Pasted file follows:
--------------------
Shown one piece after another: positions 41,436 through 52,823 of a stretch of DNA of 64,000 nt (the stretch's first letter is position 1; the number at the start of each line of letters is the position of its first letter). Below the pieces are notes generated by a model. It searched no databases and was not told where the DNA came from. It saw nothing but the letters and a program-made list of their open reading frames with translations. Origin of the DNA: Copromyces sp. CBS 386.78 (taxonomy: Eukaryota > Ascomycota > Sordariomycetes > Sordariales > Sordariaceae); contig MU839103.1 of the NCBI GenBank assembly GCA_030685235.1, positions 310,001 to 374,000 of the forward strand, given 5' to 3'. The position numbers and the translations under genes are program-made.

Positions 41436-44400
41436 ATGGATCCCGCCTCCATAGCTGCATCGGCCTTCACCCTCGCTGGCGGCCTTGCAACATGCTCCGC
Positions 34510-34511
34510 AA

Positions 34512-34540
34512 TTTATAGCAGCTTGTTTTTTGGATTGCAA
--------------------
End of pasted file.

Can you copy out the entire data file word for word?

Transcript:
Shown one piece after another: positions 41,436 through 52,823 of a stretch of DNA of 64,000 nt (the stretch's first letter is position 1; the number at the start of each line of letters is the position of its first letter). Below the pieces are notes generated by a model. It searched no databases and was not told where the DNA came from. It saw nothing but the letters and a program-made list of their open reading frames with translations. Origin of the DNA: Copromyces sp. CBS 386.78 (taxonomy: Eukaryota > Ascomycota > Sordariomycetes > Sordariales > Sordariaceae); contig MU839103.1 of the NCBI GenBank assembly GCA_030685235.1, positions 310,001 to 374,000 of the forward strand, given 5' to 3'. The position numbers and the translations under genes are program-made.

Positions 41436-44400
41436 ATGGATCCCGCCTCCATAGCTGCATCGGCCTTCACCCTCGCTGGCGGCCTTGCAACATGCTCCGC
Positions 34510-34511
34510 AA

Positions 34512-34540
34512 TTTATAGCAGCTTGTTTTTTGGATTGCAA